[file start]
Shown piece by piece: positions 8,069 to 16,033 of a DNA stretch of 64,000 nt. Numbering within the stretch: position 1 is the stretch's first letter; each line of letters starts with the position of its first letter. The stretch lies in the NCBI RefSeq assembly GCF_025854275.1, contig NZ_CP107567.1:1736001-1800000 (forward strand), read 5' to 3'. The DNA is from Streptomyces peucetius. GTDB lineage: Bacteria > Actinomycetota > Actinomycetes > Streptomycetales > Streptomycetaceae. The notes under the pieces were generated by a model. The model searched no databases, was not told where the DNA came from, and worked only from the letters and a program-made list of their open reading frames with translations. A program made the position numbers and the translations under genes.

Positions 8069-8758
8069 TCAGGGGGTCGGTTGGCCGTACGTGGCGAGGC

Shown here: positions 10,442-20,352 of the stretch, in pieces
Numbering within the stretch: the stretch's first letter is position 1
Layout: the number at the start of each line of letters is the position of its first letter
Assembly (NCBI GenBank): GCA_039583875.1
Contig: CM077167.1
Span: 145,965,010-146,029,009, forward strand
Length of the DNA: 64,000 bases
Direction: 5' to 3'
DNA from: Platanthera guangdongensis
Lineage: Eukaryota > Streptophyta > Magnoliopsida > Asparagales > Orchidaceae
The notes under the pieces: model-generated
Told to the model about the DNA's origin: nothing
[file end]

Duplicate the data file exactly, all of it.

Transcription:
Shown piece by piece: positions 8,069 to 16,033 of a DNA stretch of 64,000 nt. Numbering within the stretch: position 1 is the stretch's first letter; each line of letters starts with the position of its first letter. The stretch lies in the NCBI RefSeq assembly GCF_025854275.1, contig NZ_CP107567.1:1736001-1800000 (forward strand), read 5' to 3'. The DNA is from Streptomyces peucetius. GTDB lineage: Bacteria > Actinomycetota > Actinomycetes > Streptomycetales > Streptomycetaceae. The notes under the pieces were generated by a model. The model searched no databases, was not told where the DNA came from, and worked only from the letters and a program-made list of their open reading frames with translations. A program made the position numbers and the translations under genes.

Positions 8069-8758
8069 TCAGGGGGTCGGTTGGCCGTACGTGGCGAGGC

Shown here: positions 10,442-20,352 of the stretch, in pieces
Numbering within the stretch: the stretch's first letter is position 1
Layout: the number at the start of each line of letters is the position of its first letter
Assembly (NCBI GenBank): GCA_039583875.1
Contig: CM077167.1
Span: 145,965,010-146,029,009, forward strand
Length of the DNA: 64,000 bases
Direction: 5' to 3'
DNA from: Platanthera guangdongensis
Lineage: Eukaryota > Streptophyta > Magnoliopsida > Asparagales > Orchidaceae
The notes under the pieces: model-generated
Told to the model about the DNA's origin: nothing